GOP Candidates Keep Embarrassing Their Party: Detroit Debate Was Latest Example


It’s highly questionable whether anyone emerged as the winner in Thursday’s Republican presidential debate in Detroit, though the candidates’ spinmeisters would all quibble with that. There was one clear loser: the Grand Old Party.

The 11th debate of the Republican campaign tested the patience and the limits of viewers and voters. Insults and interruptions overwhelmed sober discussion. The raucous audience, now a staple of the GOP debates, only added to the sense of game-show politics.

Can anyone credibly suggest that the Republicans put their collective best face forward on Thursday night? At a time when the party is in crisis over the possibility that Donald Trump will become the nominee, the debate did next-to-nothing to make Trump or his three remaining candidates look or sound presidential.

Designed to define candidates’ differences, the debates have become tedious and repetitious rather than enlightening or illuminating. No new information was imparted, no truly new arguments advanced. Even the insults were tiresome.

Republican National Committee Chairman Reince Priebus, who drew criticism earlier for trying to limit the number of debates, must be wishing he had pushed for even fewer, given the tone and tenor of Thursday’s forum in Detroit and last week’s mud bath in Houston.

Thursday’s debate came at the end of an extraordinary day in the Republican campaign, a day no one can remember ever seeing, when the party’s 2012 nominee, Mitt Romney, delivered a scathing attack on the 2016 front-runner as unfit to be president and unworthy to be lead the party.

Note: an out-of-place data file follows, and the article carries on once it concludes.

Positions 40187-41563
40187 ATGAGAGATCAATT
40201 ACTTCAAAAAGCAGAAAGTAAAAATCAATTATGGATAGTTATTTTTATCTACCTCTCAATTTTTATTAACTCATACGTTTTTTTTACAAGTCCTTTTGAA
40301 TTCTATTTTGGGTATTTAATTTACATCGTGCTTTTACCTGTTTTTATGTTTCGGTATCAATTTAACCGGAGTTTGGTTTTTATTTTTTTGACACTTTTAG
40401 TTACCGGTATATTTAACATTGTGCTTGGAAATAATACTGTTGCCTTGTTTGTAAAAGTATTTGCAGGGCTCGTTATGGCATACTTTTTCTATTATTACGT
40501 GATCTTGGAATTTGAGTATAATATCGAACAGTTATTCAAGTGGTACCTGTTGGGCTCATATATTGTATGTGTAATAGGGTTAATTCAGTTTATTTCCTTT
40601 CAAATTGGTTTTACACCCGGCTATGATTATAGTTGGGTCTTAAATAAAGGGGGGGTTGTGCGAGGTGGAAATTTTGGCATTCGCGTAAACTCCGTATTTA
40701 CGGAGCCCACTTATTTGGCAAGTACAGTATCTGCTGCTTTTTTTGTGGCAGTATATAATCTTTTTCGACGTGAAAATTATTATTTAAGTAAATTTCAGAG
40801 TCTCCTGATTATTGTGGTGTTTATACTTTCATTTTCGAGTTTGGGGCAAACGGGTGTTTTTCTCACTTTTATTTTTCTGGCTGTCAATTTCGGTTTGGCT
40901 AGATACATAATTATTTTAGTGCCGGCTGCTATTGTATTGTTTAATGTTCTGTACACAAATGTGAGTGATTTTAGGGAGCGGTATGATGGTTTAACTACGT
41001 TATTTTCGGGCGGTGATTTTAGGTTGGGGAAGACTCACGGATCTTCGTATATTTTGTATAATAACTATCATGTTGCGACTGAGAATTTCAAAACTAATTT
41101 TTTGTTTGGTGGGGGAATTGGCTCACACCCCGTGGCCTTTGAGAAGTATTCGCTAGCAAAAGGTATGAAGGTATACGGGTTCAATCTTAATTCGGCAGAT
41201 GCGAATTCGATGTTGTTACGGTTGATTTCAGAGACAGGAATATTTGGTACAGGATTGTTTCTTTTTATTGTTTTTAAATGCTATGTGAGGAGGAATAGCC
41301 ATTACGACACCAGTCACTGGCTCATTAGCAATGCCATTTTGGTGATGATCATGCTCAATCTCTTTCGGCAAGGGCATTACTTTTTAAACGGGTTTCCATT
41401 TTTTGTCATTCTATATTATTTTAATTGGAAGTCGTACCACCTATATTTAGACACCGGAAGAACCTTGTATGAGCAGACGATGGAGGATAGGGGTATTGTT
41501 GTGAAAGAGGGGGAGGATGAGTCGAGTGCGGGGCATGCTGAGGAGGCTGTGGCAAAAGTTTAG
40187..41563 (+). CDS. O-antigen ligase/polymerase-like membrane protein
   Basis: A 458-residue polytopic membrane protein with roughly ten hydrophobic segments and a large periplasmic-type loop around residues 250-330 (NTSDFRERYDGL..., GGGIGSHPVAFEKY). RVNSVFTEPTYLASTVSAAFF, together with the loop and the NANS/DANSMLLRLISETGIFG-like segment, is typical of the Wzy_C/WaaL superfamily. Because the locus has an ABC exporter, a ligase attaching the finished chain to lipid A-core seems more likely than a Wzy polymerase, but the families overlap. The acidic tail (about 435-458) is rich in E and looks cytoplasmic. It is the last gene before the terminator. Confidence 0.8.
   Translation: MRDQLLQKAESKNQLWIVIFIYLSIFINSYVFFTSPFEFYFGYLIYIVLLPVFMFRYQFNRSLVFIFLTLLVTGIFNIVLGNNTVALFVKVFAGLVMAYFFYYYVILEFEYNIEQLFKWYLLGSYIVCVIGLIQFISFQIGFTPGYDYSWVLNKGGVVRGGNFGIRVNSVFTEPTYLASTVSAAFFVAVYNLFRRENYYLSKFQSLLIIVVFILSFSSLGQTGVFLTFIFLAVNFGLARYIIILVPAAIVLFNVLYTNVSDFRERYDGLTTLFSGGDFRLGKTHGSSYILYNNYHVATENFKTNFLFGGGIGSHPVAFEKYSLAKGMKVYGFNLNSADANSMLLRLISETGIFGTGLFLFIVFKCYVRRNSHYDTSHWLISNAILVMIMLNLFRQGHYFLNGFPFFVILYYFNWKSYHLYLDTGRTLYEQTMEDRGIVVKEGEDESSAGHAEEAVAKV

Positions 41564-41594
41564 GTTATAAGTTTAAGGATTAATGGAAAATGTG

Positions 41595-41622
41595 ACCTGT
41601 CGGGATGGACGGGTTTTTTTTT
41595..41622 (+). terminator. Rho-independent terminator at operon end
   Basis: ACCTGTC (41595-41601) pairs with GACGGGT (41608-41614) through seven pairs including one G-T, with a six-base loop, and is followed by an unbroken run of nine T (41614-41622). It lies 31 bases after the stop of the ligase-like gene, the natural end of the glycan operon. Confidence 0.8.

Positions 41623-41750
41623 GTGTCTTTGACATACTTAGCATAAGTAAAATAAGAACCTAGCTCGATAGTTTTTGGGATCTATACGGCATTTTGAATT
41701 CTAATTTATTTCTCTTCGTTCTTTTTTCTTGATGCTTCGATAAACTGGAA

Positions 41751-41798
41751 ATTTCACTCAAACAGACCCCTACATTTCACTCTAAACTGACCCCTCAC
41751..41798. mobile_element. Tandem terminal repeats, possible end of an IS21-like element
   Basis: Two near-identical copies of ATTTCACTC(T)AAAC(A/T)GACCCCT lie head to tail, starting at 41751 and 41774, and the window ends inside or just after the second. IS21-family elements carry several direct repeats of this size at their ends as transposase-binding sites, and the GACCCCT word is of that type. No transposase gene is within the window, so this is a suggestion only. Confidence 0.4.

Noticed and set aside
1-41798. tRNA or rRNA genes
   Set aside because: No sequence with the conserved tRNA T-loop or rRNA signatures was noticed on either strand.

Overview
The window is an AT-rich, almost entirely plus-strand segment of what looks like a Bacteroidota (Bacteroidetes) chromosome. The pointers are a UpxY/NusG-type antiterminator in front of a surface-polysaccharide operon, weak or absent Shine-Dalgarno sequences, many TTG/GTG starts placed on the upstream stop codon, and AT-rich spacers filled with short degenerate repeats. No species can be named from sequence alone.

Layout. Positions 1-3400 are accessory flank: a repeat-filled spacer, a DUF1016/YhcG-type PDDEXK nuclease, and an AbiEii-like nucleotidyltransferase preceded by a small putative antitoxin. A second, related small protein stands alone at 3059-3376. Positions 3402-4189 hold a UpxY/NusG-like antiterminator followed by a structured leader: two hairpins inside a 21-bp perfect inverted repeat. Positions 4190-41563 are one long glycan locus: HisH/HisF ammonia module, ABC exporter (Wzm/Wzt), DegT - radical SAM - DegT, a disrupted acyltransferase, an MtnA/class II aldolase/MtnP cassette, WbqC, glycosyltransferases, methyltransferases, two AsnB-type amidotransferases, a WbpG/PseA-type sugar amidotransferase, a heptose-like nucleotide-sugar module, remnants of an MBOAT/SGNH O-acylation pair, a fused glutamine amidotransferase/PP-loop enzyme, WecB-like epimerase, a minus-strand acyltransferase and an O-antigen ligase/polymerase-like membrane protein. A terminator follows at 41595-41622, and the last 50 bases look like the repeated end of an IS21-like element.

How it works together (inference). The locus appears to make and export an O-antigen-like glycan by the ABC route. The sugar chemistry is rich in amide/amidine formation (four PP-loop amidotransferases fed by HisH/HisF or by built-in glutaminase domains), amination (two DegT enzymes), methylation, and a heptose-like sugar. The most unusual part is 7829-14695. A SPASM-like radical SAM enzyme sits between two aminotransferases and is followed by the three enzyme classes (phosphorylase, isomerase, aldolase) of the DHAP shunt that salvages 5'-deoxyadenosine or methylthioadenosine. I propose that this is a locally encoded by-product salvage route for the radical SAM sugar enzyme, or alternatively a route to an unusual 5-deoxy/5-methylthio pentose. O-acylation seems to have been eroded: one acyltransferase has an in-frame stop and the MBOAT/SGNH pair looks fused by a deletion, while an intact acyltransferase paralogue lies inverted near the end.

Romney did what none of Trump’s rivals for the nomination has done. He set out a slashing and coherent attack on the New York billionaire. He described Trump as a fraud and a phony, as a failed businessman and an aspiring politician with no ideological moorings. Trump’s policies, Romney warned, would be disastrous domestically and dangerous internationally.

It was left to Trump’s rivals — Florida Sen. Marco Rubio, Texas Sen. Ted Cruz and Ohio Gov. John Kasich — to drive home those arguments on Thursday. At times Cruz and Rubio tried, attempting to unmask Trump on immigration and foreign policy. Meanwhile, Kasich continued his strategy of trying to stop Trump by declining to criticize him.

But then, as if to take a hammer to their own arguments that Trump is not the kind of candidate the party needs to lead them into the fall campaign, Rubio, Cruz and Kasich closed out the evening by saying, however grudgingly, that they could support him if he wins the nomination.

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